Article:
Great West Basketball: New Jersey Is West of What Exactly?

Mark AmentContributor IIJanuary 22, 2011

The Golden Ring
The Golden RingKevin C. Cox/Getty Images

The great conference realignment that college athletics has been undergoing over the last five or six years, triggered first by the ACC raid on the Big East and most recently by the Big Ten's decision to expand to 12, has led to some interesting geographic permutations.  A legacy of earlier conference shuffling left the WAC stretching from Hawai'i to that decidedly western state of Louisiana, home of Louisiana Tech.  Similarly, the Sun Belt includes those noted warm weather locales of Denver and Bowling Green, Kentucky (OK, Kentucky is a southern state but Denver?).

However, some of the latest conference memberships really stretch the idea of geography to its limits.  With TCU's move from the Mountain West (you've seen the mountains in Ft. Worth right) to the Big East, we're now supposed to believe that Texas is in the east.  However, no school more represents the absurdity of certain conference memberships, and how far removed we are from the days when conferences represented regional associations, than the relatively new Division I Great West Conference.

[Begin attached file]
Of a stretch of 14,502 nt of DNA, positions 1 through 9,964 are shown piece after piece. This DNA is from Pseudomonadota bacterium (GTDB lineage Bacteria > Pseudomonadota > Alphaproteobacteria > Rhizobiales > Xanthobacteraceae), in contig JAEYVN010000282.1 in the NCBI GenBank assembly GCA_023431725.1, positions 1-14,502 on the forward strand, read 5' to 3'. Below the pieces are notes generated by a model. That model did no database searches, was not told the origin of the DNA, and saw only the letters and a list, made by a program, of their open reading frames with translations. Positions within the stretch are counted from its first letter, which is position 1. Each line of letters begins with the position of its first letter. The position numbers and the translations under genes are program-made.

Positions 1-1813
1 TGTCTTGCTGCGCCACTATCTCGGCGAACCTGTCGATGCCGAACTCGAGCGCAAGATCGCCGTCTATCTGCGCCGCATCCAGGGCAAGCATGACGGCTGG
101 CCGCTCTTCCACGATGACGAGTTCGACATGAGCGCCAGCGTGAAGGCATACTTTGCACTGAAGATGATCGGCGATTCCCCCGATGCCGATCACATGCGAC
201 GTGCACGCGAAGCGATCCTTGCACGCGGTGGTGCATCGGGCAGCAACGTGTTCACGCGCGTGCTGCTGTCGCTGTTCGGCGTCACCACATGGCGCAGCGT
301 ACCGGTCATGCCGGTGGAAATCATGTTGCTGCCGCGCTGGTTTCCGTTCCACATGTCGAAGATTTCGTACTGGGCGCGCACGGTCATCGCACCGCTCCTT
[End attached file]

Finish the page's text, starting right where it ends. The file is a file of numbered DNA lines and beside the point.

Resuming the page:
The Great West is basically a collection of schools around the country that recently upgraded their programs to Division I and consists of schools located in California, Texas, Utah, the Dakotas, Chicago and New Jersey.  It began life as a football conference and now has 10 members, three of whom are football-only members.  All of the schools have relatively small athletic department budgets which are strained by the travel costs associated with playing in a conference that is not only this spread out but also includes several cities not regularly served by nonstop airline routes. 

It's college athletics' version of the high school losers' table, and until one of the cool kids takes pity on them, the member schools are stuck with each other, absurd travel costs and all.  Such is the price of admission to the pot of gold associated with March Madness.